Alaska News

Anchorage mosque fields calls about airport attack as investigation continues

Anchorage's only mosque found itself fielding calls in recent days from people wondering if Esteban Santiago — the 26-year-old accused of killing five people at a Fort Lauderdale airport baggage claim — had ties to the mosque, after unsubstantiated reports surfaced online linking him to radical Islam.

Youssef Barbour, a spokesman for Anchorage's Islamic Community Center of Alaska, said the answer is no. 

"We have no connection with this guy whatsoever," said Barbour, who works as a physician. "We are hearing the news for the first time just like everyone else."

He said he didn't recognize Santiago, nor did anyone Barbour had spoken with from the mosque.

[Anchorage police returned gun to Florida shooting suspect after 'mental health crisis']

Santiago's brother said in a video interview with The New York Times that the 26-year-old told him he'd been hearing voices and thought the government wanted him to  join "groups like ISIS." FBI officials said Santiago complained in November that his mind was being controlled by a "U.S. intelligence agency." Reports have also said that he believed he was being forced to watch ISIS training videos. FBI officials said they are investigating Santiago's contacts, digital media and trying to determine a motive.

Speculation on internet sites led more than a dozen people to contact the Anchorage mosque to ask about Santiago, Barbour said.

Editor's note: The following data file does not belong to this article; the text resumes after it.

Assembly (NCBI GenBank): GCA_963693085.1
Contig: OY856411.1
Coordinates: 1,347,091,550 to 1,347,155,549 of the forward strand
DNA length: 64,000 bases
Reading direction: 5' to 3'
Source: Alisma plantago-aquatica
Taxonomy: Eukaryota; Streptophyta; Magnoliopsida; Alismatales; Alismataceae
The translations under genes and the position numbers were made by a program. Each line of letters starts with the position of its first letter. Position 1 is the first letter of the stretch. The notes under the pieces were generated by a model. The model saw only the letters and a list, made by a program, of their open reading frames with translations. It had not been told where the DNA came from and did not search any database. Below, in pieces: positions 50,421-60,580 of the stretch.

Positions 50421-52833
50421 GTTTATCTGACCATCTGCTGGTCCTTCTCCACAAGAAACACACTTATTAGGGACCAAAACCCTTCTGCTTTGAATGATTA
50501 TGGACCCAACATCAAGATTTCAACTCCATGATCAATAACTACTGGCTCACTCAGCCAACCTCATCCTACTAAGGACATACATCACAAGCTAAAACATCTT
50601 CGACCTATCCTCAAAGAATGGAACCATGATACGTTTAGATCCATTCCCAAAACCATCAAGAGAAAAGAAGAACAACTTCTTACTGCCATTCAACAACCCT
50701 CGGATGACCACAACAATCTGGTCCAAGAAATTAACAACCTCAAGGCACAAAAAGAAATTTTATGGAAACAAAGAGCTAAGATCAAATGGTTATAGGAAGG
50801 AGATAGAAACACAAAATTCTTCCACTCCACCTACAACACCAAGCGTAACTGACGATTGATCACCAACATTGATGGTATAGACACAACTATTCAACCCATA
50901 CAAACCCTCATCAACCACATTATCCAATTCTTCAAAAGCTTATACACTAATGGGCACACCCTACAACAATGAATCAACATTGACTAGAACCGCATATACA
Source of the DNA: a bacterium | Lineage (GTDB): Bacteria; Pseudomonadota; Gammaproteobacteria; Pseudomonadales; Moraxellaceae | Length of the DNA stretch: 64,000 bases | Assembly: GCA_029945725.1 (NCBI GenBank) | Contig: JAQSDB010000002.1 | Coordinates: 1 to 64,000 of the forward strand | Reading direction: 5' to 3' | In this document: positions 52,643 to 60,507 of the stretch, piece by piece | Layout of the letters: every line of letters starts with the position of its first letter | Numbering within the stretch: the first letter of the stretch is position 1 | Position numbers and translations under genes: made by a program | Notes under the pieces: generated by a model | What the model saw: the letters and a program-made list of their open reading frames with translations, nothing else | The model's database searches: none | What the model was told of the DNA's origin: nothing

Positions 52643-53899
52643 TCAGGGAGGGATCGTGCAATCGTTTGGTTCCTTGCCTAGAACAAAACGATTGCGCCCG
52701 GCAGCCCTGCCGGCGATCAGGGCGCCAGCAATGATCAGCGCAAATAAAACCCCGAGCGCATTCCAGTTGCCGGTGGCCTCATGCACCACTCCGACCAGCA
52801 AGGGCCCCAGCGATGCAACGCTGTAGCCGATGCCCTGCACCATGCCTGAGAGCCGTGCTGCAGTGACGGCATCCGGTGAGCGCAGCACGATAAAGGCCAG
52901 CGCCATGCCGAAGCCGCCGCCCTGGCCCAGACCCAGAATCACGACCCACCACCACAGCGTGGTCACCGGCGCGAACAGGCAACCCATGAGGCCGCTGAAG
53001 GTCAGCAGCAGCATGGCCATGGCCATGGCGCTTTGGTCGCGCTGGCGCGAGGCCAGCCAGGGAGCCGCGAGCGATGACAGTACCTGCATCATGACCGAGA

Most emailed, but some called the home and even work phone of one member.

"I take it as people with good intentions, they are just curious and want to know," Barbour said.

Members of the mosque had reached out to the FBI to make sure it was OK to make a statement that they had no connection to Santiago, and that they wouldn't damage the ongoing investigation, Barbour said. The FBI gave them the go-ahead.

"It is a very sad event," he said. "He is in custody now and hopefully there will be answers."

FBI agents were actively seeking some of those answers Sunday afternoon in Anchorage, as they looked on while a full, blue dumpster was hauled away from behind the Qupqugiaq Inn in Midtown as evidence.

The dumpster and its contents are part of the ongoing investigation into Santiago and his actions before the Fort Lauderdale airport shooting, said Staci Feger-Pellessier, an FBI spokeswoman in Alaska.

On Friday evening tenants were ordered out of their rooms while FBI agents searched the building. Law enforcement officials said at a Saturday press conference that Santiago had stayed at the inn, though it wasn't clear when or for how long. 

Feger-Pellessier said the agency has been executing search warrants at locations in Anchorage, including the house on Medfra Street where Santiago is believed to have lived with his girlfriend, and the Midtown hotel.

Feger-Pellessier said the contents of the dumpster would be taken to the FBI's building in downtown Anchorage for processing.